Analytic and Translational Genetics Unit, Massachusetts General Hospital, Harvard Medical School, Boston MA, USA; Broad Institute of MIT and Harvard, Cambridge MA, USA.
    Gusareva, Elena S.
    Systems and Modeling Unit, Montefiore Institute, University of Liege, Liege, Belgium; Bioinformatics and Modeling, GIGA-R (Groupe Interdisciplinaire de Génoprotéomique Appliquée) Research Center, University of Liege, Liege, Belgium.
    Annese, Vito
    Unit of Gastroenterology, IRCCS-CSS (Istituto di Ricovero e Cura a Carattere Scientifico–Casa Sollievo della Sofferenza) Hospital, San Giovanni Rotondo, Italy; Unit of Gastroenterology SOD2 (Strutture Organizzative Dipartimentali), Azienda Ospedaliero Universitaria (AOU) Careggi, Florence, Italy.
    Hauser, Stephen L.
    Department of Neurology, University of California, San Francisco, USA.
    Oksenberg, Jorge R.
    Department of Neurology, University of California,San Francisco, USA.
    Thomsen, Ingo
    Institute of Clinical Molecular Biology, Christian Albrechts University, Kiel, Germany.
    Leslie, Stephen
    Murdoch Children's Research Institute, Parkville Vic, Australia; Department of Mathematics and Statistics, University of Melbourne, Melbourne Vic, Australia.
    Daly, Mark J.
    Analytic and Translational Genetics Unit, Massachusetts General Hospital, Harvard Medical School, Boston MA, USA; Broad Institute of MIT and Harvard, Cambridge MA, USA.
    Van Steen, Kristel
    Systems and Modeling Unit, Montefiore Institute, University of Liege, Liege, Belgium; Bioinformatics and Modeling, GIGA-R (Groupe Interdisciplinaire de Génoprotéomique Appliquée) Research Center, University of Liege, Liege, Belgium.
    Duerr, Richard H.
    Division of Gastroenterology, Hepatology and Nutrition, Department of Medicine, University of Pittsburgh School of Medicine, Pittsburgh PA, USA; Department of Human Genetics, University of Pittsburgh Graduate School of Public Health, Pittsburgh PA, USA.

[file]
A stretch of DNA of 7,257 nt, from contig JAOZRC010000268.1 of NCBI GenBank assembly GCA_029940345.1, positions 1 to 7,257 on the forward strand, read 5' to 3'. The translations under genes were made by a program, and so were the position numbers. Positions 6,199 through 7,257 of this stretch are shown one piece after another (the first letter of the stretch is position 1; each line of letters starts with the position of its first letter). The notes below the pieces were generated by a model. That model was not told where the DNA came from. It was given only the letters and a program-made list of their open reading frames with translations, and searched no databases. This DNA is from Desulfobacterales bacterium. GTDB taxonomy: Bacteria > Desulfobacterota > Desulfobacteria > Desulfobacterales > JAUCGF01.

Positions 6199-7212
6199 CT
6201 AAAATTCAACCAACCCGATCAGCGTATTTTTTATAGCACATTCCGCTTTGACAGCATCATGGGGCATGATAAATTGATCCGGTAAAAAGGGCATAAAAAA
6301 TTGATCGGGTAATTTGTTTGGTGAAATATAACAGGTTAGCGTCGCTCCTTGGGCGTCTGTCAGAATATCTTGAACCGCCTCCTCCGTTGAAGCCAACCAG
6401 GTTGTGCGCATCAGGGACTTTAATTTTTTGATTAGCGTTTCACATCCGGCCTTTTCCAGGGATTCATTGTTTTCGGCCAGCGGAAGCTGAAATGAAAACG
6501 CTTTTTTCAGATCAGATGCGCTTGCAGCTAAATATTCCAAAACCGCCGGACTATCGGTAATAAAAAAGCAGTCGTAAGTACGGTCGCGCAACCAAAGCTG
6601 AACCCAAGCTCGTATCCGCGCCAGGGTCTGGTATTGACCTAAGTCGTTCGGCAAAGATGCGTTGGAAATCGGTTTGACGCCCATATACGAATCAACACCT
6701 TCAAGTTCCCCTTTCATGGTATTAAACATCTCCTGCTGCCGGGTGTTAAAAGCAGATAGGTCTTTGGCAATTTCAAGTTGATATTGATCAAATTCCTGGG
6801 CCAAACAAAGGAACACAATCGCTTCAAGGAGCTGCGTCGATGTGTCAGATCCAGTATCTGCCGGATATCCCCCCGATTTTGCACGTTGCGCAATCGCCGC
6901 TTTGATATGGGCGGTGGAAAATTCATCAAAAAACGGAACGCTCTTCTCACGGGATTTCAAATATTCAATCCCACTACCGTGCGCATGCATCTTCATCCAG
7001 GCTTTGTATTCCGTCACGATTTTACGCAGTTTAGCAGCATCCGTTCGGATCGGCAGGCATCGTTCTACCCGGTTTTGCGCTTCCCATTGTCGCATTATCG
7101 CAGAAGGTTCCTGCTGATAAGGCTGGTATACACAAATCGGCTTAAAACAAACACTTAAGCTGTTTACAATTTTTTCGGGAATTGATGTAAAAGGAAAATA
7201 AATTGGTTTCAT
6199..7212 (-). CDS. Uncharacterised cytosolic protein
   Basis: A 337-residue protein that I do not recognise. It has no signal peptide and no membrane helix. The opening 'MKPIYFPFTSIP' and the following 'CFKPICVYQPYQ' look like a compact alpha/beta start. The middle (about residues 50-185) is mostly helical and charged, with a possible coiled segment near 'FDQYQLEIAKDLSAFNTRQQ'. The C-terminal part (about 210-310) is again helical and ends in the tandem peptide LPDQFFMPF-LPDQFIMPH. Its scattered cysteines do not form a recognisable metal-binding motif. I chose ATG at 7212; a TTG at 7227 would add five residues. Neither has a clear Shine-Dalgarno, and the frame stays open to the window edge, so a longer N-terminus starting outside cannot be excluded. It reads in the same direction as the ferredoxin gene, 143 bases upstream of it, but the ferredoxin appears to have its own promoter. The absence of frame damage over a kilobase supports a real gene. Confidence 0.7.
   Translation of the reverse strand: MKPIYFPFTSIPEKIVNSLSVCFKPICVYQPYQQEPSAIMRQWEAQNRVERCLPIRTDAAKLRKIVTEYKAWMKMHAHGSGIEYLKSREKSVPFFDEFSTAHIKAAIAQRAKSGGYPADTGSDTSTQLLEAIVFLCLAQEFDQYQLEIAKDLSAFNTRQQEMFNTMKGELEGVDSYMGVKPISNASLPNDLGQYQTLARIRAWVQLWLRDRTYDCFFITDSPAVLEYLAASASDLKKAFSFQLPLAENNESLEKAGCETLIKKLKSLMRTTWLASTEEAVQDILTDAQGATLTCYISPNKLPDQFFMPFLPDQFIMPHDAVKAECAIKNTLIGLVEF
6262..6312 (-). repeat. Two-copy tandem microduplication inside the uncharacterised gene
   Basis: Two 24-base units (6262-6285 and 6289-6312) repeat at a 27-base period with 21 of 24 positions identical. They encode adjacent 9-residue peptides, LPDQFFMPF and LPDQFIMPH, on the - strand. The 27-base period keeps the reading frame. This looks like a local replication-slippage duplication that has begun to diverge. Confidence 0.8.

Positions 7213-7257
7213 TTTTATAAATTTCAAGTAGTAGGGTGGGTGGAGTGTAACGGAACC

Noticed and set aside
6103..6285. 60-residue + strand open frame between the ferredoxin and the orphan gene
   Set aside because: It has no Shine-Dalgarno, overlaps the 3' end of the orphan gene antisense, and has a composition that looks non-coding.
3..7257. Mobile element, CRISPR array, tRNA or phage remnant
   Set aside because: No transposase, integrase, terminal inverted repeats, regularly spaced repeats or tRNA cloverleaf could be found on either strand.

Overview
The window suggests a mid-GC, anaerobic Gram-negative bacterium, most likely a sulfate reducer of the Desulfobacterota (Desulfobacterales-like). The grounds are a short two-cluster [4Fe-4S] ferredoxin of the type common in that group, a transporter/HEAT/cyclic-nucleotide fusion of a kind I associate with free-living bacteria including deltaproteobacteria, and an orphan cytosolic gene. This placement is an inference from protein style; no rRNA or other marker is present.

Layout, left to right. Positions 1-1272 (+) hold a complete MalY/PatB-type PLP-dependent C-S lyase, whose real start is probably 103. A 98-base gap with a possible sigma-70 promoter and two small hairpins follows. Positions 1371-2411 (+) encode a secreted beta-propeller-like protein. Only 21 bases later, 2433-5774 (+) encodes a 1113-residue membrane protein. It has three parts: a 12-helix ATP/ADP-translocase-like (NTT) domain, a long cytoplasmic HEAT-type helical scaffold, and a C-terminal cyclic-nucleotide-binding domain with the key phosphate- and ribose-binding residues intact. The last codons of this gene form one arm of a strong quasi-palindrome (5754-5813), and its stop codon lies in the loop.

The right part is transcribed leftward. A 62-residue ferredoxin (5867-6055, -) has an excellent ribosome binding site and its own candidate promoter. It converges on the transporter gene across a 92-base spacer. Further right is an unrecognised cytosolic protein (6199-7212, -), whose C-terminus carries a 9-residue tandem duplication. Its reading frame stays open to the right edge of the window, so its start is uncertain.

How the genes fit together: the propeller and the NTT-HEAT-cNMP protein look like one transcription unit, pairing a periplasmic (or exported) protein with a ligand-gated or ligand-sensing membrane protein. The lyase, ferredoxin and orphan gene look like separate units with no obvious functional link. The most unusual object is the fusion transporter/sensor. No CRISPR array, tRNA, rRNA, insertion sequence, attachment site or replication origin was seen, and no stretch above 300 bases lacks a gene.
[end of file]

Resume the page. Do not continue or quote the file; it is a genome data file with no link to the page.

Barrett, Jeffrey C.
    Wellcome Trust Sanger Institute, Hinxton, UK.
    McGovern, Dermot P. B.
    Schumm, L. Philip
    Department of Public Health Sciences, University of Chicago, Chicago ILL, USA.
    Traherne, James A.
    Cambridge Institute for Medical Research, Cambridge, UK; Department of Pathology, University of Cambridge, Cambridge, UK.
    Carrington, Mary N.
    Cancer and Inflammation Program, Laboratory of Experimental Immunology, Leidos Biomedical Research, Inc., Frederick National Laboratory for Cancer Research, Frederick MD, USA; Ragon Institute of Massachusetts General Hospital, MIT and Harvard, Cambridge MA, USA.
    Kosmoliaptsis, Vasilis
    Department of Surgery, University of Cambridge, Cambridge, UK; National Institute for Health Research (NIHR) Cambridge Biomedical Research Centre, Cambridge, UK.
    Karlsen, Tom H.
    Research Institute of Internal Medicine, Department of Transplantation Medicine, Division of Cancer, Surgery and Transplantation, Oslo University Hospital (Rikshospitalet), Oslo, Norway; Norwegian Primary Sclerosing Cholangitis Research Center, Department of Transplantation Medicine, Division of Cancer, Surgery and Transplantation, Oslo University Hospital (Rikshospitalet), Oslo, Norway.
    Franke, Andre
    Institute of Clinical Molecular Biology, Christian Albrechts University, Kiel, Germany.
    Rioux, John D.